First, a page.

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Wednesday, 14 December 2016

De-cluttering, toys, christmas and simplicity.


Kids toys...I am not entirely sure how they seem to expand and multiply when we are sleeping but they do!

A few "hand-me downs" are kindly gifted, a birthday passes, a grandparent sees something they think a child might like and before you know it the toys are falling off the shelves...again!

Over the years, I have developed a system that works really well for us.  Eventually Grant got on board too.  He has Bower bird tendancies.  ;)

I'm a big believer in including kids where possible, though there are times I de-clutter a little as I’m tiding, but only things I know are broken or rubbish.  I strongly believe this is their home, they are their toys and belongings and they need to have autonomy over their own things I believe if they are going to grow into adults who respect and care for their possessions. 

This is Will's own little succulant patch.  He loves them.  I take cuttings for him when I see new ones out and about, and he does too.  He then plants them up and sells them to us and visitors, budding businessman!

Firstly, we are very matter of fact about life in this house.  We have explained their privilege to them, and continue to teach them about this.  We educate them about other countries, about our own country.  We have shown them pictures of how other families live and we try and help them develop the natural empathy, kindness and love for others that children innately poses.  Not in a way that guilt's them, but instead we use it as a tool to empower them to see how they can help children like them, who are not as lucky as we are.  To show them they can make a difference, even though they are small.  We make it a celebratory time.  I talk about how happy another child will be to receive such a special toy, how happy a parent will be to be able to find good toys for their children and how the money that is raised will go to buying Christmas hampers and so forth. 

The tree is up - but alas its not "real" due to a house full of people terribly allergic to pine trees!

We talk about keeping only what we use and really love.  That way it makes cleaning up faster, and we are happier as we get to do more fun things together.  I re-assure them that I will never throw out or donate something they love of they say "no".  I respect that this is their home. 

 And you know what?  They truly get it.  We go through everything and pick it up and ask if we can donate it.  We chat about if they want to pick it up, if they want it taking up the limited space on the shelves, if they still actually play with it or if they have out-grown it and what it might look like. 

 This is not a conversation we have twice a year, its simply how our family approaches "stuff" in an everyday and ordinary manner.  We focus on what we have, what we love and what we truly want in our house.  After that, the rest is generally easy to let go.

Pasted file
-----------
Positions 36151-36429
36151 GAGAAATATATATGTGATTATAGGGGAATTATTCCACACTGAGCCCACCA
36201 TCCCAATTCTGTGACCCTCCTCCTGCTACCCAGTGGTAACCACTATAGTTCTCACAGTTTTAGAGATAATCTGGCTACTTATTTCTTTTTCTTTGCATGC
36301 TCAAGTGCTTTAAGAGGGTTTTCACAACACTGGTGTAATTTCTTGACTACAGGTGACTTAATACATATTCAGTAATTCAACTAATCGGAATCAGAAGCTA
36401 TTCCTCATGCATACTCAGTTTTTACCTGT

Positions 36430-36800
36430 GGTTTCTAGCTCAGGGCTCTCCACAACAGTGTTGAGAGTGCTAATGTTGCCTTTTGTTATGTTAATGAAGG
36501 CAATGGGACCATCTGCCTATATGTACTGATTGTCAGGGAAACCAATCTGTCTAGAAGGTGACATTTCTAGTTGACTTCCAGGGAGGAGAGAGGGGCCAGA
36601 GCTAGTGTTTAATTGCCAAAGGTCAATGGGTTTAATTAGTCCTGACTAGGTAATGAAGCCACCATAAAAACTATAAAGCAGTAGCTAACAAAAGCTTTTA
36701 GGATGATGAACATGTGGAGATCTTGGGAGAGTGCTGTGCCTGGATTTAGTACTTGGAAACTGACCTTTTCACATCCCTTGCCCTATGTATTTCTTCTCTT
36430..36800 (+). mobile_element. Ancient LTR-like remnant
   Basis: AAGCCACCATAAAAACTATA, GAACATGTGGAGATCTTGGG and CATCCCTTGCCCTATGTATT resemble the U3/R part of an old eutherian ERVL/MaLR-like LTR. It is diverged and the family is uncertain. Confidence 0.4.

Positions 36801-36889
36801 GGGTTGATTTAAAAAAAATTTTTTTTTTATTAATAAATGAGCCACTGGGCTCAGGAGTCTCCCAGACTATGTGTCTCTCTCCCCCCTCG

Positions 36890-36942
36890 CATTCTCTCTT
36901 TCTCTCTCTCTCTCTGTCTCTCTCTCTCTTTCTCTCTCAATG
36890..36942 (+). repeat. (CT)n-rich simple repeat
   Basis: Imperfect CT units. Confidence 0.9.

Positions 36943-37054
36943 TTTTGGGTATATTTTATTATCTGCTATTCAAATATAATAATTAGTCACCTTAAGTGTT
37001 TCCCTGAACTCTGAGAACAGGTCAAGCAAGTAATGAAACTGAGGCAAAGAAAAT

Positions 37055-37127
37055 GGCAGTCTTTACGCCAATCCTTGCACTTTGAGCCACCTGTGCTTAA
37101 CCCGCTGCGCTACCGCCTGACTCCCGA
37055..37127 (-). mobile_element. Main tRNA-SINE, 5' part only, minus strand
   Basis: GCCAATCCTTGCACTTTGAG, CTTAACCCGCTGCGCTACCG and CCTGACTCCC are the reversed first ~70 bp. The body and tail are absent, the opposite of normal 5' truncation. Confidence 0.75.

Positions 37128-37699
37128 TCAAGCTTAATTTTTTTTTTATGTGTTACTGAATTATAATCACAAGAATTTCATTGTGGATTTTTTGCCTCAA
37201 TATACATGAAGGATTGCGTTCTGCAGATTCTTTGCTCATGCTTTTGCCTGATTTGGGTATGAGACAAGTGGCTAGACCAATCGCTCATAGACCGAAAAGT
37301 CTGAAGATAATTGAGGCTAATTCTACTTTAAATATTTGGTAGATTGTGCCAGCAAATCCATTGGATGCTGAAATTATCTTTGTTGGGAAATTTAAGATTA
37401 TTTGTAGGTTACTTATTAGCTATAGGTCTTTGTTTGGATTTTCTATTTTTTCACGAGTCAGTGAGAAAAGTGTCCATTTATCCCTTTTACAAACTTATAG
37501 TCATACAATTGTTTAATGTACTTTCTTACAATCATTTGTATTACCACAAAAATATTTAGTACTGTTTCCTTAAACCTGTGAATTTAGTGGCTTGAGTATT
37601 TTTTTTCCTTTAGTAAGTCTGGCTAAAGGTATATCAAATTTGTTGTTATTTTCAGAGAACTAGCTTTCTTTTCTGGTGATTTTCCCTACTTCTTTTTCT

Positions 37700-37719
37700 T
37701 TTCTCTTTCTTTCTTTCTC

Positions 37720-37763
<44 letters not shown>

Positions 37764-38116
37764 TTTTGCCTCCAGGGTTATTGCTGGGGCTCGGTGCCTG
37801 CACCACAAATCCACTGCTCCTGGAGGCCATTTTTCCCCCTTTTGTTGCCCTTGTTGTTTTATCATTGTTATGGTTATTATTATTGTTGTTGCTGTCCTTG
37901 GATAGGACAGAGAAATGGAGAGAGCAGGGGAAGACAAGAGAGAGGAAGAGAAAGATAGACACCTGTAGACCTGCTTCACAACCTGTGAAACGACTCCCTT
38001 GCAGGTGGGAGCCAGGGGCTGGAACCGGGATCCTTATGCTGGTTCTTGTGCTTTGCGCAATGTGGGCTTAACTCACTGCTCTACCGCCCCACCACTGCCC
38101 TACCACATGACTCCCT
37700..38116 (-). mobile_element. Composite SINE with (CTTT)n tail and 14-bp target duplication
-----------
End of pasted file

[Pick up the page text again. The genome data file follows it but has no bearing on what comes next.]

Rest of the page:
I think if we want to grow mindful adults, we need to challenge and grow mindful children.  In a time where child hood and parenting is made into such a complex situation, I find it helpful to simply step out of all the hype, the "must haves" the parenting experts and just chill.  These days when everything is measured and critiqued, "educational" and getting ahead is pushed and shoved down our throats.   

When we focus on the benefits of donating and how great the kids are doing - it makes the entire process pretty easy.  I have a folder for paintings and special things.  But fortunately the boys are pretty good at letting stuff go.  I don’t think it is an accident they are.  We have worked hard to build consistent and persistent attitudes around this subject. 

That’s the key to most parenting problems with very young children isn’t it?  Consistency and persistency.  In whatever form it takes that aligns with your parenting style. 

The toy situation in the western world is not now nor has it ever actually been about the development of the child, its generally about a company’s bottom line.  Toy companies work hard to get us to depend on their "knowledge" and products.

Here is a little story for you - I’m on a tangent but bare with me. 

I was walking in Big W the other day to buy a new washing basket.  I generally avoid the shops at all costs.  But mine was well and truly broken and ran a risk of snagging my clothes.  So off I toddled, annoyed that "nothing lasts these days".   I was walking to the isle and I heard a group of three middle aged adults taking about the "washing machine specialist" who had advised them that the "ONLY" good washing powder to use was a particular expensive brand.  I was highly amused and saddened at the same time.